I enjoyed Alien: Covenant, let me get that out of the way right off the bat. It was a fun, sci-fi horror gore fest with enough hand wringing introspection about the nature of life and the idea of creation to give it a unique flavour. Even taking it away from the Alien franchise, it would have been a good flick, wrestling with some interesting ideas while giving us plenty of action and messy death to keep us excited.
However, it’s hard to see past the idea that most of the characters in the film seem to have an IQ that roughly matches the amount of mines they’re going to last on screen before they die horribly. Covenant is set ten years after Prometheus, but both films were plagued by a cast of characters who have absolutely zero desire to survive until the end of the day.
It’s always weird to nitpick horror films for people making moronic decisions, because rational people don’t end up in horror films. While in Covenant, the crew decides to split up over and over again - with one of them leaving to literally freshen up when most of their crew have been slaughtered - in real life, you’d surely stay back to back in a well lit room with weapons facing every available entrance.
However, if the crew of the Covenant behaved like intelligent human beings, there would be no film. They would have ended up at their intended destination roughly on schedule, with a few casualties caused by a freak ion storm. It’s strange that Captain Oram seems to beat everyone over the head with the idea that just because he is religious does not make him irrational, yet he constantly reacts in irrational ways.
He ignores years of research to take a chance on a planet that they have literally been lured to. A planet that seems perfect for life. Doesn’t that seem at all suspicious to you? No, to this guy, it’s an act of divine providence, even though he tells us that his faith does not get in the way of rational decision making. His second even argues the fact with him, but he ignores it, saying essentially that I am the captain and you do what I say.
Oren is afraid from the start that he’ll be a terrible captain, that he won’t live up to the excellence that was the now extra crispy captain James Franco. He’s right, right from the off. Have some self awareness, Oren, if you’re getting mad at your crew for mourning their captain who died about five minutes ago, maybe you’re not all that great a guy.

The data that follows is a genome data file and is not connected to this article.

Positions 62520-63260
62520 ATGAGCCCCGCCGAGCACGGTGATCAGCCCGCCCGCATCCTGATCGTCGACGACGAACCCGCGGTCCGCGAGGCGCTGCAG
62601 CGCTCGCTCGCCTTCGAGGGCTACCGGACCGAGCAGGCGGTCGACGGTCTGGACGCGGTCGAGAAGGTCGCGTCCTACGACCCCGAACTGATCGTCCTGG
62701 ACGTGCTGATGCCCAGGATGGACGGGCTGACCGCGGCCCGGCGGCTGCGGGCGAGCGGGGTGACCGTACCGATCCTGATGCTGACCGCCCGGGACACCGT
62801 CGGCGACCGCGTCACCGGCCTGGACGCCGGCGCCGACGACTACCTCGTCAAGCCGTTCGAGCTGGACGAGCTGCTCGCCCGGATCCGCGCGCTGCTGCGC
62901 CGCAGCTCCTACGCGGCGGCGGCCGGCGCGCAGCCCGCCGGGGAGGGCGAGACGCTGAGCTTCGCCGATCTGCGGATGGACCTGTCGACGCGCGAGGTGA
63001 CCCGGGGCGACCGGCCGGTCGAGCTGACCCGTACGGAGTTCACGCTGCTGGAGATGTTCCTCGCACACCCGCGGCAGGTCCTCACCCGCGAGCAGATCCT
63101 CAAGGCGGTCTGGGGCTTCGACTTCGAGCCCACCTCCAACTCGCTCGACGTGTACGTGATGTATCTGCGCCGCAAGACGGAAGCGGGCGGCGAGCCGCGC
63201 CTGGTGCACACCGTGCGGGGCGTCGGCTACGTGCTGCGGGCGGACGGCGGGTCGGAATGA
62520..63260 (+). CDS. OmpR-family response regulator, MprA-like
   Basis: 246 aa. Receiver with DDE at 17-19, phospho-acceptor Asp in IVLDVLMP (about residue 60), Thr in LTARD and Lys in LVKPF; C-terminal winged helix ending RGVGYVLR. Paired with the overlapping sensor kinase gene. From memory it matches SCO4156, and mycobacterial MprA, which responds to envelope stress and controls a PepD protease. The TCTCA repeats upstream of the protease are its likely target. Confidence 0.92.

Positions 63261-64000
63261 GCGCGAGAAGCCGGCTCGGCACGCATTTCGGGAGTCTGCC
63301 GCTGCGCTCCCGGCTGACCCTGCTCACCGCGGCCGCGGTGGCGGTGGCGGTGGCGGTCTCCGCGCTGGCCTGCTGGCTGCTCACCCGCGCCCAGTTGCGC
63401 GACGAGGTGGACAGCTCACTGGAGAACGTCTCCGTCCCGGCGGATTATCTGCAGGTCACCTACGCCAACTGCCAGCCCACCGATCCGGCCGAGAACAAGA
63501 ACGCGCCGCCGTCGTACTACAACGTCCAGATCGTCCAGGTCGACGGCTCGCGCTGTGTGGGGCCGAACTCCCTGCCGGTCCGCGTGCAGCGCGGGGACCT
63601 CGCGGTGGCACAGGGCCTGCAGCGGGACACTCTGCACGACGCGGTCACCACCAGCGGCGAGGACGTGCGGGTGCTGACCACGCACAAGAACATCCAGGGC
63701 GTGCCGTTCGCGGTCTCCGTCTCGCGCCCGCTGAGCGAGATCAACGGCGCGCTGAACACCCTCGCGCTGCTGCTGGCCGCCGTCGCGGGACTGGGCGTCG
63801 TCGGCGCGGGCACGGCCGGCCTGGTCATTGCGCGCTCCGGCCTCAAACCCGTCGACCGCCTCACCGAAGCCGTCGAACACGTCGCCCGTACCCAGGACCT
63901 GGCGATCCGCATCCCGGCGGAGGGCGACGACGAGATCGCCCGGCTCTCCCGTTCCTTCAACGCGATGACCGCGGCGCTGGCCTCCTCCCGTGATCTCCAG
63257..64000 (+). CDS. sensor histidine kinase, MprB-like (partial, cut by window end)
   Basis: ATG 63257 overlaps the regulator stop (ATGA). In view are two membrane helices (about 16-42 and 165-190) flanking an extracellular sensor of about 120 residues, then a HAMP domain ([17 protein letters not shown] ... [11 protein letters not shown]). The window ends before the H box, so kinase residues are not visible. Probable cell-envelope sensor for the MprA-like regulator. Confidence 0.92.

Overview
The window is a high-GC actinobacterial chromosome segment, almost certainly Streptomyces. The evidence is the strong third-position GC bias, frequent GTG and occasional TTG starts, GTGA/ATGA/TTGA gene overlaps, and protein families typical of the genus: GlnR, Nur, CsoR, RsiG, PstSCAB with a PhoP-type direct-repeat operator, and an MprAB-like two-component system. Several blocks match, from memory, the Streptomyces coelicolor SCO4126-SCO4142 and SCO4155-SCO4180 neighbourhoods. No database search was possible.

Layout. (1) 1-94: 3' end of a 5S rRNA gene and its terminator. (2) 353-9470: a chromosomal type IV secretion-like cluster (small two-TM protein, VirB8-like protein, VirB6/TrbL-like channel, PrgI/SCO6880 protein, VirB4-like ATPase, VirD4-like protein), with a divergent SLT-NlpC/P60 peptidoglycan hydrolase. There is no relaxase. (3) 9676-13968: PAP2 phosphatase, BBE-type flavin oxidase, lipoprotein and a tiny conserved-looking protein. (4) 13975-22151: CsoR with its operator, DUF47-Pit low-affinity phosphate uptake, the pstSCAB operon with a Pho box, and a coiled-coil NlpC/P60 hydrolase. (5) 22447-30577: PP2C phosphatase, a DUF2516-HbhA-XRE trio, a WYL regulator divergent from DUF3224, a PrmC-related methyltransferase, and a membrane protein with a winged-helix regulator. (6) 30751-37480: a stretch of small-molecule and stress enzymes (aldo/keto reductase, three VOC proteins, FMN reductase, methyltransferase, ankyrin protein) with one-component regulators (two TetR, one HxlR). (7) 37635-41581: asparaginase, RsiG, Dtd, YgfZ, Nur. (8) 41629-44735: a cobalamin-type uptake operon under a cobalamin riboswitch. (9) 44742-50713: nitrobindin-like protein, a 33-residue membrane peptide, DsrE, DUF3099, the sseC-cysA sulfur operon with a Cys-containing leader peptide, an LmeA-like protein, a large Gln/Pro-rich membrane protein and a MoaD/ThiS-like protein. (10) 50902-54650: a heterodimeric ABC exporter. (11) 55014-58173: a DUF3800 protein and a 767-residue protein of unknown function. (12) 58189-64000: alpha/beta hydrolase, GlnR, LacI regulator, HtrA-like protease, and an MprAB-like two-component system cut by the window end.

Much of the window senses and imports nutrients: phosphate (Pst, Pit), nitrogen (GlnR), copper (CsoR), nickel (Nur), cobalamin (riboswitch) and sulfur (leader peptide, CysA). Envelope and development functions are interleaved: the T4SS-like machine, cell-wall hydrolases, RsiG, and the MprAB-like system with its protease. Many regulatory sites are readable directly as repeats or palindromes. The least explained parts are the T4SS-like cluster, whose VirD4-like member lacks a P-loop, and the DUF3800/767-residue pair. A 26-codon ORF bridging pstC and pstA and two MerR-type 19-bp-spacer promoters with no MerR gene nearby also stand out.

He’s also stupid enough to trust an android explicitly, even though he sees the android making friends with an alien that just brutally slaughtered another member of his dwindling crew. He says a dramatic quote about knowing the devil when he sees it but then decides to follow the devil down some stone steps into the depths of hell without thinking for a second that he might want to let his crew know that one of the fucking monsters they were running from invaded the place that they were told was perfectly safe.
Even at that, let’s roll it right back to the armed meatheads who on two different occasions, decide to poke about at weird fungus spores on an alien world and then pretty much bury their faces in the black dust that drifts out. Or, let’s roll it back even further and wonder why land on this alien world and walk right out without any space helmets on. They don’t even stop to take a deep breath and say ah, nice fresh air, it must be safe. They just open the door and waltz out.
Sure, the sensors say it’s safe, but these are the same sensors that missed this entire goddamn planet over the course of seven years or so of scanning. Can they really trust them? Equally, they are the sensors that didn’t detect the catastrophic ion storm until it was about three feet away from the ship. None of these decisions make any sense, and it some point, it feels like lazy script writing rather than anything else. They could have lingered longer on concerns about the safety of the air. Or why didn’t they just have the original world they were heading for be the hellish planet they end up on? Would it really have made all that much difference? It would have explained why they thought it was safe, at least.